The soufflé is probably one of the most feared dishes that challenge cooks everywhere. The main problem with this totally unpredictable recipe – one that basically consists of only a thick, creamy white sauce (sweet or savoury) and whisked egg whites – is that when the delicious soufflé is cooked, puffed up majestically with a crispy outside and a gooey scrumptious centre, it is only a matter of seconds, before this culinary masterpiece deflates. It is an unavoidable fact that the diner must wait their soufflé rather than the soufflé wait for them!
Despite this problem it is really quite simple to make a perfect soufflé, even if its beauty does only last for a very short time, by following a few basic instructions.
The first thing that is important is the dish used to bake your soufflé in; so that the soufflé rises evenly the dish should be a round straight sided ovenproof one – they can be large dishes or individual ramekins. Preparing this dish is the next important step; the dish needs to be well greased inside with soft butter or margarine and then dust it with flour, breadcrumbs or parmesan cheese if making a savoury soufflé or caster or icing sugar or cocoa for a sweet soufflé. Next place the dish in a refrigerator and chill until the butter is set; by doing this the soufflé will rise better.
The base of the soufflé is the next element of the dish that needs a little attention; if making a savoury soufflé the base will be a thick roux based sauce with added egg yolks and seasonings, if the soufflé is sweet it will be a custard or fruit compote. Whichever base is used it is important to ensure that this base is well seasoned to give a good flavour, as when the whisked egg whites are added the flavour will be watered down. This base (which can be prepared in advance before making the final soufflé) also needs to be a thick and smooth consistency to help the soufflé to rise well.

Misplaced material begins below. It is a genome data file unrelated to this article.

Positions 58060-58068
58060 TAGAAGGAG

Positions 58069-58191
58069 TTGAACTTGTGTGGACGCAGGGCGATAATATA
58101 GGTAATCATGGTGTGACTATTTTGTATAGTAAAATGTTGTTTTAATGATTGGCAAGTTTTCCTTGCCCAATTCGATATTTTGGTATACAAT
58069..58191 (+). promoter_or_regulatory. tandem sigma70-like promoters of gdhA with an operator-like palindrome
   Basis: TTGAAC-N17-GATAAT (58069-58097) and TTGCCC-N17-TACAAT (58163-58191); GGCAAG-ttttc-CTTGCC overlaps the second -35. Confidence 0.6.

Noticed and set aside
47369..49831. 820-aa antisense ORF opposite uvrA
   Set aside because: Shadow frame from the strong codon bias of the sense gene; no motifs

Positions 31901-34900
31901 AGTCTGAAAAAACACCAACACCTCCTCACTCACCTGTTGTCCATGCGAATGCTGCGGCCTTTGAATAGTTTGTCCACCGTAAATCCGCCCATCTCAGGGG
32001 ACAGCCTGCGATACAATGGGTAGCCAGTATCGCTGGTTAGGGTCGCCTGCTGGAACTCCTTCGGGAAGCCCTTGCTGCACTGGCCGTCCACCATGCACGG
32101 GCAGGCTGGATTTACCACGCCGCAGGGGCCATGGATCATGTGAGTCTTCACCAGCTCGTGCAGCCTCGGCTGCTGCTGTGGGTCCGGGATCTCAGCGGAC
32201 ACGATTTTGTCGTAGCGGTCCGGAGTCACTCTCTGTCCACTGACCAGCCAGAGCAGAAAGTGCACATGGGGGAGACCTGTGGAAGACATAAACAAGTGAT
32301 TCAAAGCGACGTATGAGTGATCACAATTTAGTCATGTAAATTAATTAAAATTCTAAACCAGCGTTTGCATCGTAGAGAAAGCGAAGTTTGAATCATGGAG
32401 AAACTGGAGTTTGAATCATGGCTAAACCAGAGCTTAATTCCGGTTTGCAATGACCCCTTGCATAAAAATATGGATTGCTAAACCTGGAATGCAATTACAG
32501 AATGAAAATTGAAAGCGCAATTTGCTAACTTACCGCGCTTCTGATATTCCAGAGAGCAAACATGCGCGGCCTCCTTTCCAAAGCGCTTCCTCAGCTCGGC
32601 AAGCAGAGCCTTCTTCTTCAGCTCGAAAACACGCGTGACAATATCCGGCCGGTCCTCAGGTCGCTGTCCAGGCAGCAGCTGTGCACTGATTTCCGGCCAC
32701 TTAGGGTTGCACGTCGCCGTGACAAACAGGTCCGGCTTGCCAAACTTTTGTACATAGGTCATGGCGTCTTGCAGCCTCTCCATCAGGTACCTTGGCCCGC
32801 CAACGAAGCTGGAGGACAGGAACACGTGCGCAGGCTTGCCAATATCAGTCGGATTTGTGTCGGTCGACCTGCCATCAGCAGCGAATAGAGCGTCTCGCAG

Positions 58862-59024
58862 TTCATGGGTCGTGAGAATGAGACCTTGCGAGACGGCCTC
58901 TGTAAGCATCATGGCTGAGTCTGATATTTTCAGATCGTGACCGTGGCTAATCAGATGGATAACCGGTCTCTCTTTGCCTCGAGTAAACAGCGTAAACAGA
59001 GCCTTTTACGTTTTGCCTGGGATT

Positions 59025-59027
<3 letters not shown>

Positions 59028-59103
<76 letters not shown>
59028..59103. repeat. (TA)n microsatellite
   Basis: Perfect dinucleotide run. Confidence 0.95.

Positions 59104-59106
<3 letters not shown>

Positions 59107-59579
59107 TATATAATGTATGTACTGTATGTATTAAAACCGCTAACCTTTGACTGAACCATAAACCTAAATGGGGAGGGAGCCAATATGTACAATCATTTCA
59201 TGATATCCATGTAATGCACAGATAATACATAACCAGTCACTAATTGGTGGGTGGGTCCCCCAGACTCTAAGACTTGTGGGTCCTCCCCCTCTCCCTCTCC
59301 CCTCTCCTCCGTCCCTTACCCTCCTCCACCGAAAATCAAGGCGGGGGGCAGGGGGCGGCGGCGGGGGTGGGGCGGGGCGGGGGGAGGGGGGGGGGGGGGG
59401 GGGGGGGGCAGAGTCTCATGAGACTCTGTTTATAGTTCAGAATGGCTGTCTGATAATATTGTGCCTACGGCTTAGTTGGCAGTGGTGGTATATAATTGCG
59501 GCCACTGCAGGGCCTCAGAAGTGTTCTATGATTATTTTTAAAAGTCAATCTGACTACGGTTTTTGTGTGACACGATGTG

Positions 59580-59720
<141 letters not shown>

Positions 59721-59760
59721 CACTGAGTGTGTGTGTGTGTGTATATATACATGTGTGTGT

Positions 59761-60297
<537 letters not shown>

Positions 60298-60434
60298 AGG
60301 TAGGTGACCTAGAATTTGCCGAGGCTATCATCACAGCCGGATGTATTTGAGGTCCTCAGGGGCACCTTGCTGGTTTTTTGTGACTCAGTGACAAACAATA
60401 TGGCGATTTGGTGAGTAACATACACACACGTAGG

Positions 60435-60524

To get a really light soufflé much care needs to be taken with the egg whites. It is important to make sure that a large, clean dry bowl is used for preparing the egg whites; the whites should then be whisked until stiff. Use eggs that have been kept at room temperature, and eggs that are around one week old will give better results. When the egg whites are ready beat around a third of the mixture into the base, then with a metal spoon fold the remaining egg whites gently until the mixture is smooth and well combined.
The next tip regards how the mixture is placed in the prepared dish; only fill the dish ¾ way up the dish, running a thumb around the edge of the mixture and the dish will make a channel that will encourage the soufflé to rise up.
It is then important that the oven is preheated to 220C/425F/gas 7 and place the soufflé in it as soon as the mixture is in the dish; then immediately lower the temperature to 190C/375F/gas 5. The oven needs to be hot to enable the air in the whisked egg whites to expand. Try not to open the oven during cooking, but more importantly never slam the oven door.
The finished soufflé should be golden brown and risen well over the top of the dish; it should be crispy on the outside but gooey and fluffy in the middle. One large soufflé should take around 30 minutes to cook and individual ones around 12 minutes.
Finally, the soufflé should be served VERY quickly so that the guests can appreciate its beauty before its inevitable downfall; however the guests really should be a little patient before attempting to eat it as the centre will be extremely hot!